19

I just wanted to get the general consensus on which is a better mode of event delegation in JS between bubbling and capturing.

Now I understand that depending on a particular use-case, one might want to use capturing phase over bubbling or vice versa but I want to understand what delegation mode is preferred for most general cases and why (to me it seems bubbling mode).

Or to put it in other words, is there a reason behind W3C addEventListener implementation to favor the bubbling mode. [capturing is initiated only when you specify the 3rd parameter and its true. However, you can forget that 3rd param and bubbling mode is kicked in]

I looked up the JQuery's bind function to get an answer to my question and it seems it doesn't even support events in capture phase (it seems to me because of IE not support capturing mode).

So looks like bubbling mode is the default choice but why?

10

In the past it was a platform issue, Internet Explorer had a bubbling model, and Netscape was more about capturing (yet supported both).

The W3C model calls for you be able to choose which one you want.

I think bubbling is more popular because, as stated there are some platforms that only support bubbling...and it sort of makes sense as a "default" mode.

Which one you choose is largely a product of what you are doing and what makes sense to you.

  • 3
    because of IE, bubbling seems to be the default choice. here is what I found on prototype.js website "Prior to Prototype 1.6, Event.observe supported a fourth argument (useCapture), a boolean that indicated whether to use the browser's capturing phase or its bubbling phase. Since MSIE does not support the capturing phase, we removed this argument from 1.6, lest it give users the false impression that they can use the capturing phase in all browsers." [api.prototypejs.org/dom/event/observe/] – Rajat Apr 20 '10 at 0:33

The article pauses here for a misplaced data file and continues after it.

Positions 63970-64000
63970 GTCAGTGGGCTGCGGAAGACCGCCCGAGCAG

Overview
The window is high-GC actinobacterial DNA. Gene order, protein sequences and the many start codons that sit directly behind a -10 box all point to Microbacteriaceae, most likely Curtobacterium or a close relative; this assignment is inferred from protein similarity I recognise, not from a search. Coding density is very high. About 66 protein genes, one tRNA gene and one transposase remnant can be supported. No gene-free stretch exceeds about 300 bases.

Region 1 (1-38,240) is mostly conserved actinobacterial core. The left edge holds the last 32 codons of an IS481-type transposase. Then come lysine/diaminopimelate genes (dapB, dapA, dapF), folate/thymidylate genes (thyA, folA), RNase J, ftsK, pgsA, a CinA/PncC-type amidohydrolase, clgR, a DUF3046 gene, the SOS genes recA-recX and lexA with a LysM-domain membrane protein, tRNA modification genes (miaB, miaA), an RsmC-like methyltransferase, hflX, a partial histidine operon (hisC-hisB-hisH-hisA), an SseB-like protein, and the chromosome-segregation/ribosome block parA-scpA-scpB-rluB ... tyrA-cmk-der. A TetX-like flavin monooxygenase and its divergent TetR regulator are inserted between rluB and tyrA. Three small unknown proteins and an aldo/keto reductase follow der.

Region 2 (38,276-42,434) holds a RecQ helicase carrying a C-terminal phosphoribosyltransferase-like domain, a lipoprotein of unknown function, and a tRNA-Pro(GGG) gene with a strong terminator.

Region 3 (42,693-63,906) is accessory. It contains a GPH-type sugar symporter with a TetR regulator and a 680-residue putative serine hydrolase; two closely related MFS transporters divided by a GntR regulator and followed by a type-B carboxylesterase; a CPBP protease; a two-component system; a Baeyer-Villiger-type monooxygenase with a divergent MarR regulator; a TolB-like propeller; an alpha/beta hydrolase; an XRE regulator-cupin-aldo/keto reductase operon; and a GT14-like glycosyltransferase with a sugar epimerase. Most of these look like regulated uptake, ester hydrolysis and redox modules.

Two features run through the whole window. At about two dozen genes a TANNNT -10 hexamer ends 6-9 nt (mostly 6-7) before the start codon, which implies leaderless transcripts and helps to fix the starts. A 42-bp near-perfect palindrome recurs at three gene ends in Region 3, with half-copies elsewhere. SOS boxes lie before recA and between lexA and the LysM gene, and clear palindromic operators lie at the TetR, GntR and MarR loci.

7

While reading JavaScript: The Definitive Guide, 5th Edition, I came across Example 17-4 on page 422 that defines a function for dragging absolutely positioned elements. In the example, the function drag() is called in the onmousedown attribute of a document element. The function repositions the element based on the change in location of the mouse which is queried by handlers added to the root document element for captured mousemove and mouseup events. They capture these events on the document for the following reason:

It is important to note that the mousemove and mouseup handlers are registered as capturing event handlers because the user may move the mouse faster than the document element can follow it, and some of these events occur outside the original target element.

This suggests an advantage in quicker response when capturing events.

  • 3
    That sounds to me like they're using capture to get in front of events bound in the bubbling stage, and not necessarily because of any performance gain. – Joel Oct 5 '12 at 10:33
2

This test suggests there is a slight performance advantage to using capture over bubble. Even without killing the event as soon as it is handled, however when left it was marginal. I suppose a complex DOM would exaggerate the performance difference between the two.

1

This link gives the clear explanation- https://www.quirksmode.org/js/events_order.html

You, the web developer, can choose whether to register an event handler in the capturing or in the bubbling phase. This is done through the addEventListener() method explained on the Advanced models page. If its last argument is true the event handler is set for the capturing phase, if it is false the event handler is set for the bubbling phase.

Suppose you do

element1.addEventListener('click',doSomething2,true)
element2.addEventListener('click',doSomething,false)

If the user clicks on element2 the following happens: